Fenris gets her gifts. Little things, trinkets, bits of jewelry, a scarf for her hair. But he doesn’t give them to Isabela. He leaves them lying around the manor where she will eventually find them.
When she does, as she invites herself in and wanders through his home, idly picking through his few possessions, he will shrug and say he looted it from a chest on the Wounded Coast, or on some other adventure, and she can take it if she likes. And, always, she likes.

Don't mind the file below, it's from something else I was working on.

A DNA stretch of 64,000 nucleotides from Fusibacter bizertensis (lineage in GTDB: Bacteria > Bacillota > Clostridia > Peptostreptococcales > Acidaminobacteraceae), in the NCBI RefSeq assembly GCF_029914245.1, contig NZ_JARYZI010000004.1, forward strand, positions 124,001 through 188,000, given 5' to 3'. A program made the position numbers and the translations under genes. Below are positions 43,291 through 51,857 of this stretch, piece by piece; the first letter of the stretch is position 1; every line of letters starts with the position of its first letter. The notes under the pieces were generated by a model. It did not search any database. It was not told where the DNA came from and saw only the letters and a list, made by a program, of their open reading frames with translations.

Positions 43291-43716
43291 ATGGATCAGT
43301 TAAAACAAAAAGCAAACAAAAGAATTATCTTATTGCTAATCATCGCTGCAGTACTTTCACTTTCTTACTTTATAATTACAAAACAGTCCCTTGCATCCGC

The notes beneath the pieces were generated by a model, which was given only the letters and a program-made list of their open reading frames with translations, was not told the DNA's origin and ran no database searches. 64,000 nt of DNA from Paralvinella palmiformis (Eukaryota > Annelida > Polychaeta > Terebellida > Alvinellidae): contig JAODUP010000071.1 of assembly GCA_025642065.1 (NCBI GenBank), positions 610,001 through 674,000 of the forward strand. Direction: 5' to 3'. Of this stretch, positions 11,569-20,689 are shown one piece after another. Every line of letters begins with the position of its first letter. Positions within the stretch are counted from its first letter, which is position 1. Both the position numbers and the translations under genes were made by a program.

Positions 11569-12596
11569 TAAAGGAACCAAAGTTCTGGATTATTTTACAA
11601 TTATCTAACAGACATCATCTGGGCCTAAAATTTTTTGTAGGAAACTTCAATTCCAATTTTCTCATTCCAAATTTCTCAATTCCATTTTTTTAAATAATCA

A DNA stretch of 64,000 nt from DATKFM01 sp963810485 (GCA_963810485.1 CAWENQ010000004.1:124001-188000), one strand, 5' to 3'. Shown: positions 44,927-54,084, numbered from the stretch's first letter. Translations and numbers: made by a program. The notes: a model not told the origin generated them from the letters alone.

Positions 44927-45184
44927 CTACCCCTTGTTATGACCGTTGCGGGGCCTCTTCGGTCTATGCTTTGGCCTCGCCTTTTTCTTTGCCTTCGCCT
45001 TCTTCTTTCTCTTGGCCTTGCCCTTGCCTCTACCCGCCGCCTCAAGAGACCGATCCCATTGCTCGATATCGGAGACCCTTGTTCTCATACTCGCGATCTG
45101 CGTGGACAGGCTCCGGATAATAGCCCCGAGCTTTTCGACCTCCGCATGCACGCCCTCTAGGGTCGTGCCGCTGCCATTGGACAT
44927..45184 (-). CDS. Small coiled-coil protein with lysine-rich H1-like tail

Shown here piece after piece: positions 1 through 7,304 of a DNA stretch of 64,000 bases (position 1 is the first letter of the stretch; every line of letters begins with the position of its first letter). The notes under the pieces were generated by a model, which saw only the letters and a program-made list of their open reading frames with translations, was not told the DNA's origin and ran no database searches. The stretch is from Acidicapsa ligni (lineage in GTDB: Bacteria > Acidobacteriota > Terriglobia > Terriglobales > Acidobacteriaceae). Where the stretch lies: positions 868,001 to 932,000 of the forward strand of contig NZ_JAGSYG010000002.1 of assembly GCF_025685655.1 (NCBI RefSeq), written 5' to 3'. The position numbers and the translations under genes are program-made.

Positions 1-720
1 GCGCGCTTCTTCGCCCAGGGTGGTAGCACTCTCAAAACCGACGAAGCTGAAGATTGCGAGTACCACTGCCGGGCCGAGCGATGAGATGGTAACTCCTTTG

He begins to hide things in unlikely locations for his own amusement, colorful magpie treasures that make him think of her, and the squeal of delight she makes when she finds them is even better than thanks.
Isabela catches on to the game quickly, of course. But she maintains the ruse. It’s like a treasure hunt. And this way she never has to acknowledge how thoughtful the gifts are, how well-chosen.